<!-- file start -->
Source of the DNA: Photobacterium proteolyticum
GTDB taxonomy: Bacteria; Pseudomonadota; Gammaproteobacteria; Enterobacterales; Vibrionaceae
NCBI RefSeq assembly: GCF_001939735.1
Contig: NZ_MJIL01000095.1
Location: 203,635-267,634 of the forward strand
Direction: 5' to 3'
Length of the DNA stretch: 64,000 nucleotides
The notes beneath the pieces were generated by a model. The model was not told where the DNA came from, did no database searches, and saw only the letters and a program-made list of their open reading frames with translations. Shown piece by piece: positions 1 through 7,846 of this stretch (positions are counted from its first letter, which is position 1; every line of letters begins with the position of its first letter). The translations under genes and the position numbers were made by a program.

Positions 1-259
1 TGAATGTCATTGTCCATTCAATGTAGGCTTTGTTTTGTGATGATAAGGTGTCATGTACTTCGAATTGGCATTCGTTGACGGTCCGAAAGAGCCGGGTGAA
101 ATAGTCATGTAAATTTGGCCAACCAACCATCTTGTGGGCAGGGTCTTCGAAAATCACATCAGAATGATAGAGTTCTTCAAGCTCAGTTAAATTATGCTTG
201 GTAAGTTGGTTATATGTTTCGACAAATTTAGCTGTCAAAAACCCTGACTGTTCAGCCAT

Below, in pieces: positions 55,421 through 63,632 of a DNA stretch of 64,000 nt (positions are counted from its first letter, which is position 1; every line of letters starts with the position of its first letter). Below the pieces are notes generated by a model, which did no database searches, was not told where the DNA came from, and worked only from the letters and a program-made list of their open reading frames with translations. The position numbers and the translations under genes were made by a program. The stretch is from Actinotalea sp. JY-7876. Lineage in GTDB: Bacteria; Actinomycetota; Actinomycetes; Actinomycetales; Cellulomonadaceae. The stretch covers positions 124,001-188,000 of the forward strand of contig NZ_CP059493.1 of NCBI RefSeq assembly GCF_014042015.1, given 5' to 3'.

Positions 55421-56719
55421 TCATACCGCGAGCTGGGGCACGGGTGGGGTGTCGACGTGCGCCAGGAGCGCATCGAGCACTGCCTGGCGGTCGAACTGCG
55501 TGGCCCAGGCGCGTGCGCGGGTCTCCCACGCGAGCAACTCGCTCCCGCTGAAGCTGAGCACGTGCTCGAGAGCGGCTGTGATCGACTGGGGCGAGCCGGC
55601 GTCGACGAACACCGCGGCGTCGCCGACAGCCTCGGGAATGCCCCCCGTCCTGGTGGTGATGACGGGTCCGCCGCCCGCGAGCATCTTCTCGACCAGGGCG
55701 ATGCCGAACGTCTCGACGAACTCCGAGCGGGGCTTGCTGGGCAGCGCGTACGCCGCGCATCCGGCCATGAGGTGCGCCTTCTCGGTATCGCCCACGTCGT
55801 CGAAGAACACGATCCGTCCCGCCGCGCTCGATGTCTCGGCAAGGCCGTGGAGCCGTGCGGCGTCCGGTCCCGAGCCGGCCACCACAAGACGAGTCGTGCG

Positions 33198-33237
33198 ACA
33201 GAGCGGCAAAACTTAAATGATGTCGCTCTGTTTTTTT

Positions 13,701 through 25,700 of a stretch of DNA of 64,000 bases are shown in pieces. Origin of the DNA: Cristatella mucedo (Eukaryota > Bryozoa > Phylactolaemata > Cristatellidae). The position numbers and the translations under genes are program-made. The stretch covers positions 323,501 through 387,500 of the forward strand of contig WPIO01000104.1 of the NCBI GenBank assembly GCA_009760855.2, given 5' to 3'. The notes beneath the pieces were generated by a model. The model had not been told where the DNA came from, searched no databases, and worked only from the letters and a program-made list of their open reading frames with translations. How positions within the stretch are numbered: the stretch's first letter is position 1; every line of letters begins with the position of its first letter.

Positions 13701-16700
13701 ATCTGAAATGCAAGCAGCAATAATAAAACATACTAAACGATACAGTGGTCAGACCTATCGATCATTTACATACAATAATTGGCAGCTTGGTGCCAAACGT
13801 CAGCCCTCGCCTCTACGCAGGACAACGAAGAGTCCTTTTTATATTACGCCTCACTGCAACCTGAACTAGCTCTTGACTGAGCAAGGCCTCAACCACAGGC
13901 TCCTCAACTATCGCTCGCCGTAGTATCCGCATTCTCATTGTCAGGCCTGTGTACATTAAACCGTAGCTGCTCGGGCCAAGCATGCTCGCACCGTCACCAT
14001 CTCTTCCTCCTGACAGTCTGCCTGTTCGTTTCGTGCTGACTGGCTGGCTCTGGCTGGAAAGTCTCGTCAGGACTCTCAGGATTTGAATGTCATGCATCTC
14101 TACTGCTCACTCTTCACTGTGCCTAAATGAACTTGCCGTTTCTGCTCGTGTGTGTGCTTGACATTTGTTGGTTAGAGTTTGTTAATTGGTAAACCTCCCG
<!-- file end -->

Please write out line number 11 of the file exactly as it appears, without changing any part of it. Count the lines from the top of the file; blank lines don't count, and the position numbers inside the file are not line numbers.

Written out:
101 ATAGTCATGTAAATTTGGCCAACCAACCATCTTGTGGGCAGGGTCTTCGAAAATCACATCAGAATGATAGAGTTCTTCAAGCTCAGTTAAATTATGCTTG